More Cocktails with Andrew Stevens
Mezcal is one of the most interesting categories for distillates these days with a booming popularity despite so many brands on the market being unknown. In many ways these may be the glory days for mezcal in that you can get an incredible variation and selection, not only from agave to agave, but from producer to producer—at times even from batch to batch. Yet, despite the growth of fantastic sipping mezcal and all the complexity it carries, it is still the mezcal cocktail that truly fascinates me. Mezcal is rapidly becoming as useful as gin for me in my home bar. It has so much flavor to offer in a drink and you can dress it up in so many ways. Seriously, there is almost no shortage of cool drinks to be made by substituting mezcal for gin or vodka in a drink much less your tequila. I love the smoky and fruity characteristic that this spirit has to offer and the way it can play off of herbal French, bitter Italian, or sweet American liqueurs.
My birthday falls near Halloween so every year my wife and I have a duel Halloween/birthday costume party. This year I decided to play around with mezcal in a very traditional cocktail for that time of year: the Corpse Reviver 2. I started the recipe with the Alipus San Andres mezcal, which has been a good mixing mezcal for me, being well balanced in flavors of candied fruit and interesting smoke (although any well-balanced mezcal could work here). Although Cointreau is usually used for the orange liqueur element and works well here, I went with the less expensive Suau orange liqueur but kept the traditional Lillet Blanc and of course fresh squeezed lemon juice. Putting all the ingredients into the shaker I gave it a good four or five shakes to really combine the spirits and break up the ice (but not too much so as to create a sea of ice chips), and did a "dirty dump" into a tulip glass. A highball would have also worked, but I wanted to utilize the tulip glasses I had. After that I took the bottle of our Faultline "Jaime Hernandez Special Edition" absinthe that I have been keeping around and poured a small float on top of the cocktail. The idea here is to really bring about those beautiful aromatics of absinthe without necessarily overwhelming the palate with the flavor. Garnish with a twist. That's it!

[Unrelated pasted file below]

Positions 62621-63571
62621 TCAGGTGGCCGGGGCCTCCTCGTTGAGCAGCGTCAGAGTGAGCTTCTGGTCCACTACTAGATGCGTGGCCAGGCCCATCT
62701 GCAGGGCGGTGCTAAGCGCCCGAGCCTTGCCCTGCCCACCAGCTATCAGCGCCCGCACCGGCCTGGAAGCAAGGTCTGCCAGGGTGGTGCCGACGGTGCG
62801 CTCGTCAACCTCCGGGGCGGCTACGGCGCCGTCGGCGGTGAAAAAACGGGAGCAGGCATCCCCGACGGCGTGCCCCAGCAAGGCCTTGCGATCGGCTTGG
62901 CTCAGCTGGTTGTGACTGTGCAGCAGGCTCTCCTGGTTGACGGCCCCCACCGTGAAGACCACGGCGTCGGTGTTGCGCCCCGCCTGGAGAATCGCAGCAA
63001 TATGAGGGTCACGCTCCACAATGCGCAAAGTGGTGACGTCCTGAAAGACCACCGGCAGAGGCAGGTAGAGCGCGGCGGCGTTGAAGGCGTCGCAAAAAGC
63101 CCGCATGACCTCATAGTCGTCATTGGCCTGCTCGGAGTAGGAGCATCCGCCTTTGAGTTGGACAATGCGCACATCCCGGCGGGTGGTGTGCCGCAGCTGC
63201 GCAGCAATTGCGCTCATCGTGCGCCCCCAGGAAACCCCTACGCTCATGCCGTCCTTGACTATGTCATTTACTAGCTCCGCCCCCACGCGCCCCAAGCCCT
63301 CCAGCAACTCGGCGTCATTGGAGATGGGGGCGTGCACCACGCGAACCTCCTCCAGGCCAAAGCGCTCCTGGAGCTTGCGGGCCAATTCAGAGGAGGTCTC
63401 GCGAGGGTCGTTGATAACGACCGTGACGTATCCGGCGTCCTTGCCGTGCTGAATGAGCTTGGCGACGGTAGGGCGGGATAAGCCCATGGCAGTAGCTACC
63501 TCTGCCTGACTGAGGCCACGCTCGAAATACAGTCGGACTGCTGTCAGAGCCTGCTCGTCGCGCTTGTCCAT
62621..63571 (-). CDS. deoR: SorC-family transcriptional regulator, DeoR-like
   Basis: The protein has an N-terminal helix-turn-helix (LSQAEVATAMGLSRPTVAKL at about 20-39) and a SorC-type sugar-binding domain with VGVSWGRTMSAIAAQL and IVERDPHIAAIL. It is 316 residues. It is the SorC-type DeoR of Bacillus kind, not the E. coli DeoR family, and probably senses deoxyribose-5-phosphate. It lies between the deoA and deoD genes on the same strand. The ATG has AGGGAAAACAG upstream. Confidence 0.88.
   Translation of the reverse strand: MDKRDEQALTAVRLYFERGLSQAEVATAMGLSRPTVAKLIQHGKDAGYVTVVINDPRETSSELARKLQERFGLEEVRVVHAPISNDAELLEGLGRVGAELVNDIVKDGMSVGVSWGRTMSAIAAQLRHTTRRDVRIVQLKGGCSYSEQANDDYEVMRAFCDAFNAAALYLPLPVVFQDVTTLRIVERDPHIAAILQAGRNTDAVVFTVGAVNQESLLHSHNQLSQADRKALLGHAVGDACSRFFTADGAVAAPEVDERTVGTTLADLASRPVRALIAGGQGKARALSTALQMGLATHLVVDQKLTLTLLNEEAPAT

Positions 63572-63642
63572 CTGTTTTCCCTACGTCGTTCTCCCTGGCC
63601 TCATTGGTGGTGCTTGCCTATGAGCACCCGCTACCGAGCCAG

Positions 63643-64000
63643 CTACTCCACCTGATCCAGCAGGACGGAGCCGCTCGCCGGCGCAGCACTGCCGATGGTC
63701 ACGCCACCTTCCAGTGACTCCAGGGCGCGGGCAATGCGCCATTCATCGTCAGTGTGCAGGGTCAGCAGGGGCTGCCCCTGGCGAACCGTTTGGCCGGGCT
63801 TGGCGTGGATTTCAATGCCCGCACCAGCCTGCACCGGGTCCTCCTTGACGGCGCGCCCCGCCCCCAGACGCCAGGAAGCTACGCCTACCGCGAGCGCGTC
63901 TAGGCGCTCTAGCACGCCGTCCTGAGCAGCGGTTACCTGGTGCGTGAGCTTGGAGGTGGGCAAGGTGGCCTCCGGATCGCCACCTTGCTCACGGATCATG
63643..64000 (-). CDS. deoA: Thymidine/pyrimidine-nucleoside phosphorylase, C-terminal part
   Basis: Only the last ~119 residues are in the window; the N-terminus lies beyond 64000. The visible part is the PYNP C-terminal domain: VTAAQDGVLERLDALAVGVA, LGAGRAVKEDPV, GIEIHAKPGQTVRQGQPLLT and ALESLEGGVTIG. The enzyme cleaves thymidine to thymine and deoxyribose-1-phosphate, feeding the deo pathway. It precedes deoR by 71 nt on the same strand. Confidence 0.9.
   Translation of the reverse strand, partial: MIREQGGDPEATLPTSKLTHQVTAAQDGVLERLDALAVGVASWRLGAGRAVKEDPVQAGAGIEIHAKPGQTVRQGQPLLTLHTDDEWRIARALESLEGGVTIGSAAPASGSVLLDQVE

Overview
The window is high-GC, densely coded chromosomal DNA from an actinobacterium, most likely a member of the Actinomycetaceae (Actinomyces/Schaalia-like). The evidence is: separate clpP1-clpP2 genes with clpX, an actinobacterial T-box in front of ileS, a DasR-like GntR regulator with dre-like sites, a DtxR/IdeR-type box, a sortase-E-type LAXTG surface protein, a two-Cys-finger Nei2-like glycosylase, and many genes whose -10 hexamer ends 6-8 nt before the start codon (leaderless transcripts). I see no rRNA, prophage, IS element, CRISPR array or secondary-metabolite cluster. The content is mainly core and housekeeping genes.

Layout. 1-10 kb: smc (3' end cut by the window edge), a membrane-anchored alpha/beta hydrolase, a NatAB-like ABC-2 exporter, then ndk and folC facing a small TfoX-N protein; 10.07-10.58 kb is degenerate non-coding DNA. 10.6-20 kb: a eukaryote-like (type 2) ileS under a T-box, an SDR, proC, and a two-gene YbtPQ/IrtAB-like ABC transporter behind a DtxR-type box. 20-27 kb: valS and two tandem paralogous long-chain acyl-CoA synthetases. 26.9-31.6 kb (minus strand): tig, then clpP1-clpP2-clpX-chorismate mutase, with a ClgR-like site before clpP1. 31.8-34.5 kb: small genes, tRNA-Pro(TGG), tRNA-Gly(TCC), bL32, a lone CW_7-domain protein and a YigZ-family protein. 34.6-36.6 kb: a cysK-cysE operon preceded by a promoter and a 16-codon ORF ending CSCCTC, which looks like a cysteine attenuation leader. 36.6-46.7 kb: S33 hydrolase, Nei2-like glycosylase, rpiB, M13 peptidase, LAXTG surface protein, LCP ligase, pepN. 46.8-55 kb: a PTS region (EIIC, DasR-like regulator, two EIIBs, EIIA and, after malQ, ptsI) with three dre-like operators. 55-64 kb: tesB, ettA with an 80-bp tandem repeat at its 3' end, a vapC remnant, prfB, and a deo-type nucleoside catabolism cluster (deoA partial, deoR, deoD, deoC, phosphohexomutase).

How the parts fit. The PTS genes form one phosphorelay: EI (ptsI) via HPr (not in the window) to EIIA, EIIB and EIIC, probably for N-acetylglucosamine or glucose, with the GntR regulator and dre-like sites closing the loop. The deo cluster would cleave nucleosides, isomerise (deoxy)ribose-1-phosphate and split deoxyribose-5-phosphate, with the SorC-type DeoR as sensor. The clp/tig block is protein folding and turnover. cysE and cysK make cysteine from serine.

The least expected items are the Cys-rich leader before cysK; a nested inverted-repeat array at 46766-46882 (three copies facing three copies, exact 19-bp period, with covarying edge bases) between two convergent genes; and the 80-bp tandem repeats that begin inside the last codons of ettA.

If you've been curious about what to do with that half-empty bottle of mezcal sitting on your bar, this is a great option:
-1 oz mezcal
-3/4 oz orange liquour
-3/4 oz Lillet Blanc
-3/4oz lemon juice
-float of absinthe
Garnish with a lemon twist
If you have any other questions about cocktails feel free to track me down in the San Francisco store!